406 - quite reliable for a modern froggy. Has far more issues than the swedish box and more expensive parts. Also, don't know if I could live with the auto in a 406.

    Foresters are good if you want a mini SUV. I personally don't like them, but I respect them for being good at what they were designed for. Subies are also expensive to run. A relative's 1998 Outback 2.5 blew a headgasket when the radiator was hit by a rock, and it cost them $2.5k to get fixed.
    Nick
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  23. #23
    Real cars have hydraulics DoubleChevron's Avatar
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    I still say go the Xantia CT Turbo Activa, even over the V6 version of the same car. I remember hearing rave reviews about it's manual gearbox. Apparantly it has roller bearings on the 1/2nd gears and is one of the best gearboxs the tester had ever used.

    I think the V6's were only sold with god awful slugomatics in them

    seeya,
    Shane L.
    'Cit' homepage:
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    Proper cars--
    '85 Series II CX2500 GTi Turbo I
    '63 ID19 http://www.aussiefrogs.com/forum/showthread.php?t=90325
    '72 DS21 ie 5spd pallas (last looked at ... about 15years ago)
    '78 GS1220 pallas
    '92 Range Rover Classic ... 5spd manual.

    Yay ... No Slugomatics


    Modern Junk:
    '07 Poogoe 407 HDi 6spd manual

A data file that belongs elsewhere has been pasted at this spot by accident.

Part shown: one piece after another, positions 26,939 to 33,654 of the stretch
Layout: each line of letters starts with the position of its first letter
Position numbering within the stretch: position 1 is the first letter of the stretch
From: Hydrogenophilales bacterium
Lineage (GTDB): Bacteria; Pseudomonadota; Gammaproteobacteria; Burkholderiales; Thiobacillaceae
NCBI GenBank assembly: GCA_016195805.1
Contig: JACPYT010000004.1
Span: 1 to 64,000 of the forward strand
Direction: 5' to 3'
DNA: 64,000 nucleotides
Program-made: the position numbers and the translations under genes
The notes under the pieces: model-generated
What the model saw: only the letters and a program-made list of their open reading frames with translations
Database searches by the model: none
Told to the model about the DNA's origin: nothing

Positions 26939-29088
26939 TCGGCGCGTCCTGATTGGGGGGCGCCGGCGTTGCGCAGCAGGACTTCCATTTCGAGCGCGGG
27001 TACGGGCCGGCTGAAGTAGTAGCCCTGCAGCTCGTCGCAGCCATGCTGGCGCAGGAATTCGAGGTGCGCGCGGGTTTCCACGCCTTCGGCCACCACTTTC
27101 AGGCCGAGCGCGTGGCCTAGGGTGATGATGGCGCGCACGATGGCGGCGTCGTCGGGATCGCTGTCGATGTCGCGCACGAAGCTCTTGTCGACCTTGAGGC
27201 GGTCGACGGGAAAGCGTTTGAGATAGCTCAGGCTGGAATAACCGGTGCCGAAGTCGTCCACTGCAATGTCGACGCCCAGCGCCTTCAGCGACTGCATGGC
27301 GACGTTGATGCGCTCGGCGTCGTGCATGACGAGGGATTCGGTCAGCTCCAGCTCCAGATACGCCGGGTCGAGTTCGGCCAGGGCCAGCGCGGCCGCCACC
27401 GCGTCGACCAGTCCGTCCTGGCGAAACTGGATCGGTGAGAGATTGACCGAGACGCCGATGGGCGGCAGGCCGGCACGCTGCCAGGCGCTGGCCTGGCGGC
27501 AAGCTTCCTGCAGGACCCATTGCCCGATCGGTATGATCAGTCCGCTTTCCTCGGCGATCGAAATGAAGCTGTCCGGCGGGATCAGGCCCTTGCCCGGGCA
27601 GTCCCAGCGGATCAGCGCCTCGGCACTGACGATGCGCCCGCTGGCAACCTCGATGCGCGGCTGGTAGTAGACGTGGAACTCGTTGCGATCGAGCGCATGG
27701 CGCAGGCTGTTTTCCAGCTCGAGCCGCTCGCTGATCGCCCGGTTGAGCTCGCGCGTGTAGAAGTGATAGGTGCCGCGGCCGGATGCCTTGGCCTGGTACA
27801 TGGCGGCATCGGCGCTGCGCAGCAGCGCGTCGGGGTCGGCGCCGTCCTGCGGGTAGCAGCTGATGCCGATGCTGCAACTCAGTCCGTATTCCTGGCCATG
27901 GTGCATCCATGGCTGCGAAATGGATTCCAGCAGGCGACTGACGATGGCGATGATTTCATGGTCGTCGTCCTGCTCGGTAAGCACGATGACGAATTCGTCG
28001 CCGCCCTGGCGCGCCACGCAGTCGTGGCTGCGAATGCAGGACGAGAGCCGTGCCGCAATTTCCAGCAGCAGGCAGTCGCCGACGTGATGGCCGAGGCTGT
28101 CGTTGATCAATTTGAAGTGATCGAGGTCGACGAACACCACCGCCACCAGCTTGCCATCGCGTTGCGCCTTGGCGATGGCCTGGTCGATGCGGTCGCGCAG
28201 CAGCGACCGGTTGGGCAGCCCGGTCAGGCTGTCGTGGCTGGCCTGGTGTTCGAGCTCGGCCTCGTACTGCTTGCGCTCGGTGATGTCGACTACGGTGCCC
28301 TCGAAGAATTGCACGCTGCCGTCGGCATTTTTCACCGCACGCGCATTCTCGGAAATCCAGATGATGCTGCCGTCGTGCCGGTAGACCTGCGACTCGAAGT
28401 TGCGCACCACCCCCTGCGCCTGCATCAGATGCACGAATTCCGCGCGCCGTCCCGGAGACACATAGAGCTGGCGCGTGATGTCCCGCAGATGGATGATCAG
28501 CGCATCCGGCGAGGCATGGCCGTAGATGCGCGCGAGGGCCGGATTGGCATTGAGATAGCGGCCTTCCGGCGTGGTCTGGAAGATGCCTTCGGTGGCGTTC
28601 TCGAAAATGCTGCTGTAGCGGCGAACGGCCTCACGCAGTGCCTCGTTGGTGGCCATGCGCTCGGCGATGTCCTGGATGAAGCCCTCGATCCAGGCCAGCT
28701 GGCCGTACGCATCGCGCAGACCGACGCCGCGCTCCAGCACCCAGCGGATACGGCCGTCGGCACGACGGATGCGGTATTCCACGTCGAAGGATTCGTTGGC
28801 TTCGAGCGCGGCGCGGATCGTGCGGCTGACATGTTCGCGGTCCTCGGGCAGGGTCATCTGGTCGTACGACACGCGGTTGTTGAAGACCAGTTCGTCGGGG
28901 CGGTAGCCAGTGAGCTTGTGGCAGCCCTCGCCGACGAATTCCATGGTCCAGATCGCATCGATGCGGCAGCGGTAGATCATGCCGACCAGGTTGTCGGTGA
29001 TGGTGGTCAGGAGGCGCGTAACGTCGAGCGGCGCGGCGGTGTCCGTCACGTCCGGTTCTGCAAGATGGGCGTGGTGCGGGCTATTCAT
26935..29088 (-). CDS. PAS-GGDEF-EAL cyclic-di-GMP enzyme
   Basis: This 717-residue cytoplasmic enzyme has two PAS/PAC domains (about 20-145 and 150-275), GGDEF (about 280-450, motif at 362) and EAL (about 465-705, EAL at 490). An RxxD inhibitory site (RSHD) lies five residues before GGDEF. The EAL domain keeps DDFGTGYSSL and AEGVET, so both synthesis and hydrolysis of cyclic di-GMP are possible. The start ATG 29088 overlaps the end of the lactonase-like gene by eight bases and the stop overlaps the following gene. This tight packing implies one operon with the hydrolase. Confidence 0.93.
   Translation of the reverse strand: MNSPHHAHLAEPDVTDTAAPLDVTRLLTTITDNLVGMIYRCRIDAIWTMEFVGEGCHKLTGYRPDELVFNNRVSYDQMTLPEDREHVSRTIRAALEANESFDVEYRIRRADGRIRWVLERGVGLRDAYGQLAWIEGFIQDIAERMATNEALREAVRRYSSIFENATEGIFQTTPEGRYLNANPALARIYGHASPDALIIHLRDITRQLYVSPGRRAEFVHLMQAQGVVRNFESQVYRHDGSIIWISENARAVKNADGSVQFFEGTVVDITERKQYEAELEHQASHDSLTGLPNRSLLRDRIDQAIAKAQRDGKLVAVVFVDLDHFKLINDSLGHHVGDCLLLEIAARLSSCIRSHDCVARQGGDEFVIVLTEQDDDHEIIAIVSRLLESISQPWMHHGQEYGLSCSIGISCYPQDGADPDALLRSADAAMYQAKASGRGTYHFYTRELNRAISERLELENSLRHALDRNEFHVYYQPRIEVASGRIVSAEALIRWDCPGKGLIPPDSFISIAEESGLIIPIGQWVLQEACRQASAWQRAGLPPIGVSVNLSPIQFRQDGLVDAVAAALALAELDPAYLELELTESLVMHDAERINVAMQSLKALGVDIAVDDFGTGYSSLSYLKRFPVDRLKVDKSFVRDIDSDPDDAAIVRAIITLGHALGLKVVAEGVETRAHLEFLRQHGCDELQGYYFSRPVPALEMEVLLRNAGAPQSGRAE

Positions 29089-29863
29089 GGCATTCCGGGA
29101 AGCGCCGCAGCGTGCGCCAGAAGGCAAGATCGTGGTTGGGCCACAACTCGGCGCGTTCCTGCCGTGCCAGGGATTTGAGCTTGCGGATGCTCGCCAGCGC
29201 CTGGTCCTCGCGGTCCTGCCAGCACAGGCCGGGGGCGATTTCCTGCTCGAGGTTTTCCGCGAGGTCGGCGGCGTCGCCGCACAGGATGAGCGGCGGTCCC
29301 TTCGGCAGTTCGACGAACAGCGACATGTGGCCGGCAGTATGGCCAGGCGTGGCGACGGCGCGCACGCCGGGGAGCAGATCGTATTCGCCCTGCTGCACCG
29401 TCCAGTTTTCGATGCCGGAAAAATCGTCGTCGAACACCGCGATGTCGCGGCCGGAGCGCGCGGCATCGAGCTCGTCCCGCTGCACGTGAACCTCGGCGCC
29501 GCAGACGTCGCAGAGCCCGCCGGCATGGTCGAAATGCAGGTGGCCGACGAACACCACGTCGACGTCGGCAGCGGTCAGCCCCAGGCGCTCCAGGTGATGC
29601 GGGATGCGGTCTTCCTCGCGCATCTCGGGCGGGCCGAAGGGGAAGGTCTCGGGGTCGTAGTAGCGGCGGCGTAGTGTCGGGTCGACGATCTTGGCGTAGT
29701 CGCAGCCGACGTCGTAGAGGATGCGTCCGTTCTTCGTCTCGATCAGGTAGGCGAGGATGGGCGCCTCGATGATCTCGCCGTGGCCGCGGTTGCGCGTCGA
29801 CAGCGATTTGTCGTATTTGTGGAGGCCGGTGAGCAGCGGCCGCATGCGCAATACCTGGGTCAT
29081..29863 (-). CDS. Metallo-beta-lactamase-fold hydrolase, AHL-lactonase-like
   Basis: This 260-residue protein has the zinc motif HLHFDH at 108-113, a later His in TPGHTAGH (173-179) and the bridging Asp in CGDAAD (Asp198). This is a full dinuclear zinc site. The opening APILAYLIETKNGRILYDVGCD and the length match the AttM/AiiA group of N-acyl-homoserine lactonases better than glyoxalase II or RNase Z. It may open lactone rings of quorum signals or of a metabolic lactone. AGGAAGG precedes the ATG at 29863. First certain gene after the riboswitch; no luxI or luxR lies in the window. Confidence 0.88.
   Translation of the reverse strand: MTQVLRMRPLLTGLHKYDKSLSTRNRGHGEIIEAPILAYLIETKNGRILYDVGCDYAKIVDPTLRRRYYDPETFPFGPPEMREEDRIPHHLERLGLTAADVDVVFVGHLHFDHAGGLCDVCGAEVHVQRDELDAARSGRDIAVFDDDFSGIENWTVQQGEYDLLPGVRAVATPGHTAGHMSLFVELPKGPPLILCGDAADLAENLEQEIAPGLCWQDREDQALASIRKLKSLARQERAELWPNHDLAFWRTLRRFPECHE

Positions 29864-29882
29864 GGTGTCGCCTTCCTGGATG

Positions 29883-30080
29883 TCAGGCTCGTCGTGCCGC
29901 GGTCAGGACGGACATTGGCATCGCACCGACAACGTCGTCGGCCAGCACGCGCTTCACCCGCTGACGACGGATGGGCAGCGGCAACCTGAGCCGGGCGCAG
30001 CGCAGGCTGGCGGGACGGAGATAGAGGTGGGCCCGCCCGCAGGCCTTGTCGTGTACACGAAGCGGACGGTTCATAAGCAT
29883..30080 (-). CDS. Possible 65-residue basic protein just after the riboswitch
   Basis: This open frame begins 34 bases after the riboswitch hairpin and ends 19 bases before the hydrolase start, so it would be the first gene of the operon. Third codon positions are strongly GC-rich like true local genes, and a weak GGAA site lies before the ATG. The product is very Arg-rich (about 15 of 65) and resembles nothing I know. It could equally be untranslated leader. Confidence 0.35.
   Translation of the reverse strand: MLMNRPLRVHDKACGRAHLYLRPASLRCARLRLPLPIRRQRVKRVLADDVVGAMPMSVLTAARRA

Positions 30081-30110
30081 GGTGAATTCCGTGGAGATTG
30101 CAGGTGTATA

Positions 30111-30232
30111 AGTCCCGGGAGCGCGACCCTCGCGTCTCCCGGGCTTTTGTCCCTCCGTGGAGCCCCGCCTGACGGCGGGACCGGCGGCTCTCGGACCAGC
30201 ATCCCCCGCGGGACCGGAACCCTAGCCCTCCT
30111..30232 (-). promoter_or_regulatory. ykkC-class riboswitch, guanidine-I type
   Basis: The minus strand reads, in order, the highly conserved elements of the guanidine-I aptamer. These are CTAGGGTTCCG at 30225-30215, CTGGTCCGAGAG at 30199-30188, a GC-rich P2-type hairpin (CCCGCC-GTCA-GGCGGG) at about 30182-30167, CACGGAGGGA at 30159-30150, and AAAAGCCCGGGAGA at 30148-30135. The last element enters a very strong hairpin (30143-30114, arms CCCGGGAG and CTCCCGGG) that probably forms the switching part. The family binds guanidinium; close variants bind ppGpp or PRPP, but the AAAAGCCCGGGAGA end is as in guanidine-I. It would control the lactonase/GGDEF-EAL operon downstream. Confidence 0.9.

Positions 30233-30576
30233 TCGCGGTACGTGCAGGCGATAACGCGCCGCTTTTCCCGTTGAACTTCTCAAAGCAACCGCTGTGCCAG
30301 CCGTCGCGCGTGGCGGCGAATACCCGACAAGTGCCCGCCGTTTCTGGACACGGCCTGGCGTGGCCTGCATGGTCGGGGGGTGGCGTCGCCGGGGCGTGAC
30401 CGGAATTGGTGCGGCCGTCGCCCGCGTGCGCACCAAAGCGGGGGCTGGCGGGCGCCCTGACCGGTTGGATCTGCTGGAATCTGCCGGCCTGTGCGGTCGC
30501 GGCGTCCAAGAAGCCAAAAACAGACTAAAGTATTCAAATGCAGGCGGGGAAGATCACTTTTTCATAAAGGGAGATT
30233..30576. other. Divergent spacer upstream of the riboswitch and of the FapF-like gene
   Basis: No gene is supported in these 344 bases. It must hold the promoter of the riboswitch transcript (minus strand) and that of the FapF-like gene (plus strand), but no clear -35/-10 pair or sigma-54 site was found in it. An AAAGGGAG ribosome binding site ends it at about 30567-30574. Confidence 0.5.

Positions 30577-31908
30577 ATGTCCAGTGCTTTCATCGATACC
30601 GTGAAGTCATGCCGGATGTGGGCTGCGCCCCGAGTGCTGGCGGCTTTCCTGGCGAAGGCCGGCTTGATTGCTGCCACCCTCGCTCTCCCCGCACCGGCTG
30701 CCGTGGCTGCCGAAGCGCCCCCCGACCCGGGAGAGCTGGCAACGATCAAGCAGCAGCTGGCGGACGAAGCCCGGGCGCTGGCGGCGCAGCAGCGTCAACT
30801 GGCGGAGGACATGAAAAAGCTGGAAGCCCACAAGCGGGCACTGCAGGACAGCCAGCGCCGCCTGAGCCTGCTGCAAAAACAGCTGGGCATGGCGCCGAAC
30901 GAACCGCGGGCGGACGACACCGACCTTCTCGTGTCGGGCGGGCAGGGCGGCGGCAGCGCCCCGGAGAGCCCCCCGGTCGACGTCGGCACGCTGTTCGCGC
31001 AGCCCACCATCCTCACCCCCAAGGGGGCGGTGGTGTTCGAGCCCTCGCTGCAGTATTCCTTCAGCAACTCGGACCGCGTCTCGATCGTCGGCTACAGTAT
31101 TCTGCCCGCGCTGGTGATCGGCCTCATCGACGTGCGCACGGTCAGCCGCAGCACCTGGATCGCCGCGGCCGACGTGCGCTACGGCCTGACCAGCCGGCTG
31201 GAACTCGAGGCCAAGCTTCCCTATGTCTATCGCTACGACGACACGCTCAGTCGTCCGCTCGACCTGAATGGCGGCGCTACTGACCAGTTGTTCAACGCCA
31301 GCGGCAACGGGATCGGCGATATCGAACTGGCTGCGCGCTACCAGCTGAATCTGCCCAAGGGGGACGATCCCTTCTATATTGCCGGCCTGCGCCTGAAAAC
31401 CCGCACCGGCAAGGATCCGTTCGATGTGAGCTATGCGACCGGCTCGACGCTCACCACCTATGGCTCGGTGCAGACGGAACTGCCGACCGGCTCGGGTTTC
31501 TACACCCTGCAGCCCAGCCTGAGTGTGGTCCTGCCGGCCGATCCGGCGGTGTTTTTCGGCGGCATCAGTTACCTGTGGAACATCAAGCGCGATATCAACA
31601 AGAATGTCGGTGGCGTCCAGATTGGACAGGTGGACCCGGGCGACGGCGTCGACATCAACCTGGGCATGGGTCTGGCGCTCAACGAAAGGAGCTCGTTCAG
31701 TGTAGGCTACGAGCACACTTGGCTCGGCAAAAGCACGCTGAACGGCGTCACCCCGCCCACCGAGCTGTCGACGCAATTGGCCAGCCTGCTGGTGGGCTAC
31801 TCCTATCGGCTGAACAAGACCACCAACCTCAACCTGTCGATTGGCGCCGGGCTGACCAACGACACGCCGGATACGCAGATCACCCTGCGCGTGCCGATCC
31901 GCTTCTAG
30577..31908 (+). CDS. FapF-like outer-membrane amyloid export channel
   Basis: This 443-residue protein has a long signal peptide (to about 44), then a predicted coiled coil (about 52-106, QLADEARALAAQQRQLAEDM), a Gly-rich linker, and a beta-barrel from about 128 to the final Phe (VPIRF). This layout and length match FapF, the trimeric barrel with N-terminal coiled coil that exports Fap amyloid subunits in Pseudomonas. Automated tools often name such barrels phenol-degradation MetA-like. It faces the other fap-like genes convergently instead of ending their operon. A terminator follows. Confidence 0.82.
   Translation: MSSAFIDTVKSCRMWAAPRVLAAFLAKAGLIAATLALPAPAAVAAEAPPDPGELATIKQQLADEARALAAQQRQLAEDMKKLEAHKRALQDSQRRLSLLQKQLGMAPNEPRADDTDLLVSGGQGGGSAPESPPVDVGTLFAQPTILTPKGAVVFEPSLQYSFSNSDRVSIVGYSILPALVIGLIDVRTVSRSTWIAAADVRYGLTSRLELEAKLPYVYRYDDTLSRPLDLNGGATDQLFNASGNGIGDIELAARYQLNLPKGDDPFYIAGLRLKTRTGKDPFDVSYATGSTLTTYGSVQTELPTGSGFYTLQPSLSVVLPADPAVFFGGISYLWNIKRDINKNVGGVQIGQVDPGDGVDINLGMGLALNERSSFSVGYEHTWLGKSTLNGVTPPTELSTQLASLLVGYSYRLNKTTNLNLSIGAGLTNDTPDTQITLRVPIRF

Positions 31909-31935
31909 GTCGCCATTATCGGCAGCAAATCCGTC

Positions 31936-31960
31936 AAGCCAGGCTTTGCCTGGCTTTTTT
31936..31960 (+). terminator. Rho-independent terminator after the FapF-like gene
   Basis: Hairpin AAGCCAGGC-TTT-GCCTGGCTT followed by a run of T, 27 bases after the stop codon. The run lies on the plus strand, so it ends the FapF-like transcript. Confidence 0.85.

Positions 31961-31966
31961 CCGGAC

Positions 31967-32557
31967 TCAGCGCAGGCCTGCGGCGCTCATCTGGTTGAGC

24. #24
    Fellow Frogger! nchandler's Avatar
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    Nick - it looks like the V/S 70 is the go. Nothing comes close for value for money, and they can look quite neat in white or silver.

    Shane - turbo is a no go. Don't want to fork out for the insurance. And whilst its ridiculous that a low-boost setup like the CT attracts huge premiums, there's not much I can do about it.

    On the Subaru thing - I've driven a forester for a good 5 hours, and really didn't like it. At all. Having never driven a liberty (well only an old one), or an outback, I'd have to ask the question - are they anythnig like the forester? I hope not.

    Nick

    PS = apologies for typos, I'm on a horrible keyboard.

  25. #25
    sans witticism SLC206's Avatar
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    Well, seeing as it's open slather, I'll put my vote in for a 406 V6 then - the auto is not that bad, and the engine is superb, IMHO.

    In my experience it's probably a little more maintenance free than a Xantia would be.

    My only hope is that you will actually drive these cars before making a decision, instead of just listening to us talk about them
    Regards,

    Simon